NOTE: There are a bewildering number of “inverse ETFs” out there that promise to offer this same sort of hedging behaviour, going up in price when the market drops and vice versa. You need to be very careful with these. Most of them use derivatives like futures contracts and options to make bets on market direction and these derivative products can be expensive and unpredictable. Especially when you’re dealing with the 2x or 3x versions of these inverse ETFs, that use various derivative strategies to magnify the underlying movements of the stock market, you may not get the results you are expecting. If you hold them for longer periods of time, their performance can dramatically underperform the inverse of their benchmark index. I like the HDGE product because it doesn’t mess around with this stuff; it invests in actual, individual companies by selling them short and applies a fundamental, reverse-value oriented approach.


Hedging Strategy # 3: Put Options

I will only mention this strategy because it is the one that I am currently employing. Namely, buying put options on one of the major indexes. Buying options is a very risky and dangerous game. If you don’t know what you’re doing it could blow a big hole in your portfolio. Please do not attempt this unless you already have experience trading options. For those without this experience and especially for investors who are relatively new to the game, stick with using a healthy cash buffer or, if you are a little more adventurous you could seek out a fund like the Ranger Equity Bear Fund that sells stocks short. Skip the explanation below and move on to hedging strategy number 4.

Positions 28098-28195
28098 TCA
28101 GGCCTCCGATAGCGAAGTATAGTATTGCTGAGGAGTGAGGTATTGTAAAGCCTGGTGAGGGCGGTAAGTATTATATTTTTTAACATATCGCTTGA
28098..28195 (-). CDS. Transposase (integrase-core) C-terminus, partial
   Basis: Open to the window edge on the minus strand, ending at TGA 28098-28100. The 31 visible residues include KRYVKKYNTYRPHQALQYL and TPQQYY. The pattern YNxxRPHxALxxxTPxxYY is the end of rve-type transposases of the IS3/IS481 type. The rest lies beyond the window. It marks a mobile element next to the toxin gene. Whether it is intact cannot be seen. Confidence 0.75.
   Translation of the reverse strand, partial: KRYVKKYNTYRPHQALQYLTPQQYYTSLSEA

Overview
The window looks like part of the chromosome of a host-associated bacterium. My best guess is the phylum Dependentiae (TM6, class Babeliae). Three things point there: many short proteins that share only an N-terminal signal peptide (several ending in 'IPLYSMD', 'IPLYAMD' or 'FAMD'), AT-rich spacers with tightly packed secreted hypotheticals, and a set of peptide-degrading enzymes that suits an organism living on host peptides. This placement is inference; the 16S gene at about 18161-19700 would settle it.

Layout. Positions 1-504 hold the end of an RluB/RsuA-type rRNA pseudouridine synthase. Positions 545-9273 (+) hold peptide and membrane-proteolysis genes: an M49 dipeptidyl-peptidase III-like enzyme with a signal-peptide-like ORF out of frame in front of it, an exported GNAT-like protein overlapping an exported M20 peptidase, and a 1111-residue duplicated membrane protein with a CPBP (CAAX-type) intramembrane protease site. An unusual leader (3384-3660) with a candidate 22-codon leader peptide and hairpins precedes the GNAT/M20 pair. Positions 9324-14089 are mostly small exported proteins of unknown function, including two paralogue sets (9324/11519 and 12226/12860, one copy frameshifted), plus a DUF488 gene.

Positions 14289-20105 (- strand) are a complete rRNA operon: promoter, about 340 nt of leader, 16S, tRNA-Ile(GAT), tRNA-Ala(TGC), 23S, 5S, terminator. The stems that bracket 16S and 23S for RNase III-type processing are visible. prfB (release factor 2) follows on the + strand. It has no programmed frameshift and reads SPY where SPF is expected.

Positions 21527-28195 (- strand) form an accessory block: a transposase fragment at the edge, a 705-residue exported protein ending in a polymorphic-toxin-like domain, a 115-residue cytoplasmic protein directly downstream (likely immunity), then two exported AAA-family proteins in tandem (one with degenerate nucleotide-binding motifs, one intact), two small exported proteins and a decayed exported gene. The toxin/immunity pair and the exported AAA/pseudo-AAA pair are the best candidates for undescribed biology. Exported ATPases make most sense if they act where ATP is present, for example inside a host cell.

But for those of you who already have experience trading options, here’s the strategy I’m employing right now: Back in early January, I bought 1 year put options on an exchange traded fund that tracks the S&P 500. (ticker symbol: SPY). I chose this as my target because it is very heavily traded and the options on this ETF are also very heavily traded. There is lots of volume, so I can get in and out when I want. I tried looking at options for individual Canadian stocks and found the volume low and the selection very limited. Options on a big, Canadian ETF might have been an option, but I’ve found the US indexes to be a better benchmark for my own portfolio than the Canadian ones because the Canadian ones are so heavily exposed to the resource industry and the big banks. I tend to avoid both. Finally, I went with the S&P 500 as my target instead of the smaller cap Russell 2000 because I have accumulated extensive historical data on the S&P 500 and have a much better idea of where this index stands, valuation-wise, relative to its historical record. I can update this data on a regular basis and have more confidence that I have a good read on where its price is relative to historic norms. Some of the most egregious cases of overvaluation right now are in the big tech names that are included in this index. And finally, the options you can buy to hedge against a given percentage of downside risk are significantly cheaper for the S&P 500 than they are for the Russell 2000. (Whereas I feel the downside risk for both is similar.)